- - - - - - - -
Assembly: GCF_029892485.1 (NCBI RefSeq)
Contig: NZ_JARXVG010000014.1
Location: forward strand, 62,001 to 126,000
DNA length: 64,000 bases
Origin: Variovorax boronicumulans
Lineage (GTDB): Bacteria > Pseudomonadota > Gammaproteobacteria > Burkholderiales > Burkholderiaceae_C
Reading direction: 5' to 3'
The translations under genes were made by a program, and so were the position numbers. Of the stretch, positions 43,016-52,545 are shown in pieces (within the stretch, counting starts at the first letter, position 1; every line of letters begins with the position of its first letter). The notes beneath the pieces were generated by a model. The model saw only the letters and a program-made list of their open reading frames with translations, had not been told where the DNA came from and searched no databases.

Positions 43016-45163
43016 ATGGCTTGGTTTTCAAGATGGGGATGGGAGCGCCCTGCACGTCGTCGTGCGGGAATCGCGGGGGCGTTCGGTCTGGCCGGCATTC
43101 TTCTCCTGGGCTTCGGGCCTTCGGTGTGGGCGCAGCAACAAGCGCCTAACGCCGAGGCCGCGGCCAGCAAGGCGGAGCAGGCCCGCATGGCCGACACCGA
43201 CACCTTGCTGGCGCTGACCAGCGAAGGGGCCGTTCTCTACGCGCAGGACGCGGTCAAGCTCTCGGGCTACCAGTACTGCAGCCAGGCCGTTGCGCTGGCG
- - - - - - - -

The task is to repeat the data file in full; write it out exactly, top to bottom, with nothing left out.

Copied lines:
Assembly: GCF_029892485.1 (NCBI RefSeq)
Contig: NZ_JARXVG010000014.1
Location: forward strand, 62,001 to 126,000
DNA length: 64,000 bases
Origin: Variovorax boronicumulans
Lineage (GTDB): Bacteria > Pseudomonadota > Gammaproteobacteria > Burkholderiales > Burkholderiaceae_C
Reading direction: 5' to 3'
The translations under genes were made by a program, and so were the position numbers. Of the stretch, positions 43,016-52,545 are shown in pieces (within the stretch, counting starts at the first letter, position 1; every line of letters begins with the position of its first letter). The notes beneath the pieces were generated by a model. The model saw only the letters and a program-made list of their open reading frames with translations, had not been told where the DNA came from and searched no databases.

Positions 43016-45163
43016 ATGGCTTGGTTTTCAAGATGGGGATGGGAGCGCCCTGCACGTCGTCGTGCGGGAATCGCGGGGGCGTTCGGTCTGGCCGGCATTC
43101 TTCTCCTGGGCTTCGGGCCTTCGGTGTGGGCGCAGCAACAAGCGCCTAACGCCGAGGCCGCGGCCAGCAAGGCGGAGCAGGCCCGCATGGCCGACACCGA
43201 CACCTTGCTGGCGCTGACCAGCGAAGGGGCCGTTCTCTACGCGCAGGACGCGGTCAAGCTCTCGGGCTACCAGTACTGCAGCCAGGCCGTTGCGCTGGCG